Education Week’s annual Quality Counts report was released January 9th. Depending on past performance, states were either eager to find out how they did or cringing while they waited for their results. Many states use the report as a feel-good moment to pat themselves on the back. The rest start spinning negative results into positives before the report even hits their doorsteps.
The Quality Counts report is comprehensive and complicated. It contains enough variables that most states should at least be able to find some positives within their results. After reviewing the report, however, one may begin to question the relationship between student achievement, standards, assessment, and accountability.
The standards, assessment, and accountability rankings are based on test items used to measure student performance, the alignment of assessments to academic standards, as well as the rewards, assistance, and sanctions states provide schools. The student achievement rankings factor in NAEP scores, high school graduation rates, and AP test scores.
The table below illustrates an interesting point:
|State Ranking for K-12 Student Achievement(score/grade)||State Ranking for Standards, Assessment, and Accountability (score/grade)|
|Massachusetts||1 (83.7 B)||23 (88.4 B+)|
|Maryland||2 (83.1 B)||44 (88.3 B+)|
|New Jersey||3 (81.1 B-)||24 (75.5 C)|
|Indiana||12 (72.8 C)||1 (97.8 A)|
|Louisiana||49 (59.8 D-)||2 (97.2 A)|
|West Virginia||47 (60.8 D-)||3 (96.7 A)|
A converse relationship seems to exist between standards, assessment, and accountability when compared to student achievement. The three states with the highest rankings in student achievement (MA, MD, and NJ) are less impressive in the standards, assessment, and accountability rankings. The three states ranked highest in standards, assessment, and accountability (IN, LA, and WV) struggle to measure up when it comes to student achievement.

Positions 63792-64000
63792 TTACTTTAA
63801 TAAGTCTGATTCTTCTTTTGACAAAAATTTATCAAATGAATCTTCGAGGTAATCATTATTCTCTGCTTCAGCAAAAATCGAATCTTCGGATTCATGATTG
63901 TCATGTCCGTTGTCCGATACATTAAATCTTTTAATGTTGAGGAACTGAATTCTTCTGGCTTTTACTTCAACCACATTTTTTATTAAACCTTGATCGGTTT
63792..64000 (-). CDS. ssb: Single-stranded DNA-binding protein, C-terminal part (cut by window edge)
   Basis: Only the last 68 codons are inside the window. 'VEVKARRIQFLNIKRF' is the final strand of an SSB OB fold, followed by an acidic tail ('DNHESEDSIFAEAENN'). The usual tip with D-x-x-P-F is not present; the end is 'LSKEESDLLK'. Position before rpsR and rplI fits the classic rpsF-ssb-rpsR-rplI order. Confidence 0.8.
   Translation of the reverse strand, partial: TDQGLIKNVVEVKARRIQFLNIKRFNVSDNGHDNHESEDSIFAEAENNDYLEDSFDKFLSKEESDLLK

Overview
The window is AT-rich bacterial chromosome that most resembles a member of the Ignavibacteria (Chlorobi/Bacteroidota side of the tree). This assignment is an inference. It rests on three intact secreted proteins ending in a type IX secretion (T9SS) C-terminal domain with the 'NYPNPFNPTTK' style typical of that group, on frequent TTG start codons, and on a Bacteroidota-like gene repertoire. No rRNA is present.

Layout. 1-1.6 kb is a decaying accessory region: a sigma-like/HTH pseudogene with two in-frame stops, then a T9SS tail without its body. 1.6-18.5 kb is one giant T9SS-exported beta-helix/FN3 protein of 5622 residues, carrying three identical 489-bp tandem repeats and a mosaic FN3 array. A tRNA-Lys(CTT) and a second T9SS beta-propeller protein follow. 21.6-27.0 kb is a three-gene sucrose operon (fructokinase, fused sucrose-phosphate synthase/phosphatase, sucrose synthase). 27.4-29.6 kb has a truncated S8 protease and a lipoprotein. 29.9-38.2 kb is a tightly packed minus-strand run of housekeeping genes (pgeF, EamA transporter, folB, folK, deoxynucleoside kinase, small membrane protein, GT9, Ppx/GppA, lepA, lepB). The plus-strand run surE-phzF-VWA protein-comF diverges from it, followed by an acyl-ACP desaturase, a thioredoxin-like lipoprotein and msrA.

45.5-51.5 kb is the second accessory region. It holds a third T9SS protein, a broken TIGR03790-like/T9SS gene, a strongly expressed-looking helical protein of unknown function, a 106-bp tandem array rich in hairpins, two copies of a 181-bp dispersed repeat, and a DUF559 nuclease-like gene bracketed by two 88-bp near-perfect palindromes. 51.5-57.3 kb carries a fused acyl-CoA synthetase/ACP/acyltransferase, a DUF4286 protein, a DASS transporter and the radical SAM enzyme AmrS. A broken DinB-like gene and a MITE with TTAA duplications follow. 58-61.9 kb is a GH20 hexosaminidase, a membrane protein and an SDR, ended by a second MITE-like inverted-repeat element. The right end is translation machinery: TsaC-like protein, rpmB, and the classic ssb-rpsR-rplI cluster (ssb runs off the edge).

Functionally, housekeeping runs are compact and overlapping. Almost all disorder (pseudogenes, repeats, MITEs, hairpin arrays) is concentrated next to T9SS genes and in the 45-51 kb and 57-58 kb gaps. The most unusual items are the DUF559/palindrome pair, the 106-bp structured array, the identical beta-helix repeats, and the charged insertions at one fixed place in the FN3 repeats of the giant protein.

Simply put, Education Week’s Quality Counts report calls into question the need to focus on state standards, assessment, and accountability. States like Massachusetts, New Jersey, and Maryland have raised academic rigor without being waylaid by the demands of standards, assessment, and accountability. The states that have directed their energy at compliance with federal guidelines have done so without benefit to their students.
No one is questioning the need for standards, assessment, and accountability. Schools and teachers have always been, and will always be, accountable. The Quality Counts report, however, illustrates that states would be better off focusing on quality teacher training, instruction, and compensation rather than the minutia associated with standards, assessment, and accountability.
Highlights from the 2014 Quality Counts report can be accessed at the link below: